Local communities celebrate cultures, arts and heritage


Several small towns, cities, and unincorporated centers lie within the Nisqually Watershed, including Ashford, Eatonville, McKenna, Yelm, Roy and the Nisqually Reservation. Each of these communities has its own identity, from Ashford at the gates of Mount Rainier, to the Nisqually Tribe along the banks of the Nisqually, or Yelm as the pride of the prairie.

An important component of the strength of any community is the presence of opportunities to promote these identities through celebrations of local cultures, arts, and heritages. With summer just around the corner, many communities are gearing up for numerous celebrations including farmers markets, festivals, and parades. In this week’s blog post, the NRC is happy to provide a glimpse at a few of the exciting events in the next few months!

Farmer’s Markets, Community Gardens, and Food Co-ops:

The Yelm Farmer’s Market is open on Sundays from 10-3, between May 22 and October 16. The market is held at Nisqually Springs Farm and welcomes SNAP benefits, making healthy and local foods accessible to all. If Sundays don’t work for you, Yelm is also home to the Yelm Food Co-op, which is open daily year round.

Eatonville is home to a community garden as well as the Mountain Community Co-op. Beginning on May 7, 2016, the Co-op will be open Monday-Saturday, and features locally produced foods. The Co-op also offers a produce share, which can be picked up on Saturdays, or delivered to Graham or Ashford. For folks who enjoy playing in the dirt, the Mountain Community Garden offers raised beds available for lease each year. The location of the garden will change at the end of this year, but the community remains committed to providing this service!

IMG_7167The Nisqually Tribe maintains a large community garden, which produces healthy and organic food that is shared with the Nisqually community. Each week, the garden staff bring food to Nisqually Elders and Head Start–along with many other programs–to ensure that local and traditional foods can be enjoyed by all. The garden staff also offer classes so that tribal members can understand uses of different plants. Additionally, the Nisqually Tribe operates She-Nah-Num Seafood, a store that provides wild, tribally caught fish and shellfish.

Other farmer’s markets, community gardens, and food co-ops in the area include the Olympia Farmer’s Market (open year round!) and Olympia Food Co-op (2 locations!).

Festivals and Community Celebrations:

The 10th Annual Rainier Independent Film Festival will be held May 13-15, 2016 in Ashford. This festival highlights alternative films, ranging from documentaries to Sci-Fi thrillers.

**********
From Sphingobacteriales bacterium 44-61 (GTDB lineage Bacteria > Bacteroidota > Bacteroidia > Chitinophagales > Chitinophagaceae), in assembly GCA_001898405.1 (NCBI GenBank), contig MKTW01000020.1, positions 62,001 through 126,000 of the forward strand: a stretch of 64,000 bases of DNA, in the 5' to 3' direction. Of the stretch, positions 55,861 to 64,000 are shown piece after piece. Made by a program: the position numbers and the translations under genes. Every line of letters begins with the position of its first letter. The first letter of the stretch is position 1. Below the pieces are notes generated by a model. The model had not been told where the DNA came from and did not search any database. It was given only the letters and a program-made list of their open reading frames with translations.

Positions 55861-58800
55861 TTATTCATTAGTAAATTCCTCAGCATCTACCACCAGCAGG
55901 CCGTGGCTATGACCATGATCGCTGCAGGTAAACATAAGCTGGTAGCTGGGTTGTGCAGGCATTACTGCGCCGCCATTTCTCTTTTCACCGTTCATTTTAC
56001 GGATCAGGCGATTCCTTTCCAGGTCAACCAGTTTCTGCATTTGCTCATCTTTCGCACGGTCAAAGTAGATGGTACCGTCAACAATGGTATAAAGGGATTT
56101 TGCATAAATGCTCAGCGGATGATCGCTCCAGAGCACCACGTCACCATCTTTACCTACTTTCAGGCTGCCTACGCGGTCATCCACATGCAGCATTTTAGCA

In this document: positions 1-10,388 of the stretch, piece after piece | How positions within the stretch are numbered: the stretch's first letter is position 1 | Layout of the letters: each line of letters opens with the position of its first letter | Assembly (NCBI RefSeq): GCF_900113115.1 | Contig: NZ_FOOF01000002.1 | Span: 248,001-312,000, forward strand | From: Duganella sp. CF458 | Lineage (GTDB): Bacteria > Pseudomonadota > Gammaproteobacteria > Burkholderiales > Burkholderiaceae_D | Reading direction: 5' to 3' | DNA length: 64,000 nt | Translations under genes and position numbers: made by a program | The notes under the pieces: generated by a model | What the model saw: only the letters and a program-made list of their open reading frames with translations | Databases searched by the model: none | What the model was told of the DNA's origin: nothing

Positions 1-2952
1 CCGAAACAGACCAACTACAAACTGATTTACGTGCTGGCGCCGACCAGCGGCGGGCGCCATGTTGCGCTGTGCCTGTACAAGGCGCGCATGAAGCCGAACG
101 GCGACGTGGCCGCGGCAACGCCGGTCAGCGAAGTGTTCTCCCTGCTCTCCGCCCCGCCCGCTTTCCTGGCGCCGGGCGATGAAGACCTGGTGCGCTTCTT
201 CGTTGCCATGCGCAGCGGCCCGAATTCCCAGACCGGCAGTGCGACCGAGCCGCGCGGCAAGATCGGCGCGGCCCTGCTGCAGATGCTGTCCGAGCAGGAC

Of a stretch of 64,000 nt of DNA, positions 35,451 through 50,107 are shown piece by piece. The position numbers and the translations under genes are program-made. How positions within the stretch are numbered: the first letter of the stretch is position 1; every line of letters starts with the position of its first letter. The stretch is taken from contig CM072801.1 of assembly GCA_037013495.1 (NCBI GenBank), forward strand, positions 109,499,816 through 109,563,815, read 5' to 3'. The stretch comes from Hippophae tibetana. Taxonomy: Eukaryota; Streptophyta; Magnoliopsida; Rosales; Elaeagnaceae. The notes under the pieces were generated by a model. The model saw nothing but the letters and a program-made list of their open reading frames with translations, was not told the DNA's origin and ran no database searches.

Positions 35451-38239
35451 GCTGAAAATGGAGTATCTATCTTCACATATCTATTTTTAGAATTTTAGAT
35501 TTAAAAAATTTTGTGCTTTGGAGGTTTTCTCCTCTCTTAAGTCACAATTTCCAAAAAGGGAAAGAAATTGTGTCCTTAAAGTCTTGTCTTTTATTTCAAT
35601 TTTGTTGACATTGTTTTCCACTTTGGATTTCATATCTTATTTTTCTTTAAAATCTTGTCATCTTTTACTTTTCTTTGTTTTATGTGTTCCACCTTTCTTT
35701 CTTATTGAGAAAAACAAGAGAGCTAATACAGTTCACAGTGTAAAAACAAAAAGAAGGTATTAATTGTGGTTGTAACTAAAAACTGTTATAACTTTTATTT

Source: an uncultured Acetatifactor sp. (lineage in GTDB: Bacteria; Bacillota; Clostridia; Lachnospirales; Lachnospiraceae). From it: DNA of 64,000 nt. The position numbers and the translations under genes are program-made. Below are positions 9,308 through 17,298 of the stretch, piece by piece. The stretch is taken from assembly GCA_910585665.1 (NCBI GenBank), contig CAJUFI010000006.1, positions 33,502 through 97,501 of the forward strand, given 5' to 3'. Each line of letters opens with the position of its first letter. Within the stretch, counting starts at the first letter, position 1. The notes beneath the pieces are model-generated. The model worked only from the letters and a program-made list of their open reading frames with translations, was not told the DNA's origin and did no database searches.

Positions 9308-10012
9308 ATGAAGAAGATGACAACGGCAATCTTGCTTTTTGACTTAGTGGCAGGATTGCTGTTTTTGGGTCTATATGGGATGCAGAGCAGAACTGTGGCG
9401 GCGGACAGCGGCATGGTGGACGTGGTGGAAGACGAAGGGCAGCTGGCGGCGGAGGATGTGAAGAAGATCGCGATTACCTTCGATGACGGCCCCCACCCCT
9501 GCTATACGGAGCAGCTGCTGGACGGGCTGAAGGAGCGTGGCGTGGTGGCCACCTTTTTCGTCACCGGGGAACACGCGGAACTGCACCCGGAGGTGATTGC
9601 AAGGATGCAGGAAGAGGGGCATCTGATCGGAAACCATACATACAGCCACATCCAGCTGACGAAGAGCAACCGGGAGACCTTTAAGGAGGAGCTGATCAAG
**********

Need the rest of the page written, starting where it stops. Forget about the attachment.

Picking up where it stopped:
The City of Yelm will host the annual Prairie Days Parade on June 23, 2016 from 7-8:30 pm. The family-friendly event features a parade and carnival at Yelm City Park.

This year, the Nisqually Tribe will host Canoe Journey, held July 30-August 6, 2016. Celebrations will be in Olympia as well as at the Tribe’s Reservation. Canoe Journey is a celebration of tribal heritage and draws thousands of visitors from around the globe. This year, pullers will travel throughout the Salish Sea, stopping at communities along the way, before landing at Swantown Marina in Olympia on July 30.

IMG_0535The Eatonville Arts Festival draws artists from around the nation for a weekend full of family-friendly fun. The festival will be August 5-7, 2016 and features a beer garden, live auction, and food booths.

The NRC, Nisqually Tribe, and multiple partners are excited to host the Nisqually Watershed Festival and Eatonville Salmon Fest again this year. The Nisqually Watershed Festival will be on Saturday, September 24, 2016 at the Billy Frank Jr. Nisqually National Wildlife Refuge. This event features live music, hands-on activities and guided tours for the whole family. The Eatonville Salmon Fest, held at Millpond Park, will be on October 15, 2016. The festival celebrates the partnership between the Town of Eatonville and the Nisqually Tribe, as well as the return of spawning salmon in the Mashel River.

About the Nisqually Watershed Stewardship Plan

The Nisqually River Council (NRC) is a non-regulatory education and advocacy organization that works to promote sustainability in the Nisqually Watershed. The NRC was formed in 1987 and has 24 active members, including a robust Citizens Advisory Committee. The NRC is guided by the Nisqually Watershed Stewardship Plan (NWSP) which provides a blueprint towards ecological, economic and social sustainability. The NWSP has 11 indicators that direct the actions of the NRC and associated non-profits. As a part of our 2016 blog feed, we will highlight each of the 11 indicators during the first week of each month. We hope you’ll read along and learn more about the Nisqually Watershed!

This month’s topic is Culture & Arts. We work to promote local communities, identities, cultures, arts, and heritage. We envision that:

  1. Farmers markets, co-ops, and alternative economies exist throughout the watershed
  2. Natural and built heritage facilities are promoted
  3. A vibrant artisan community exists in the watershed
  4. Celebrations of watershed events occur throughout the watershed
  5. Community members are informed, engaged, involved, and interconnected with a sense of local identity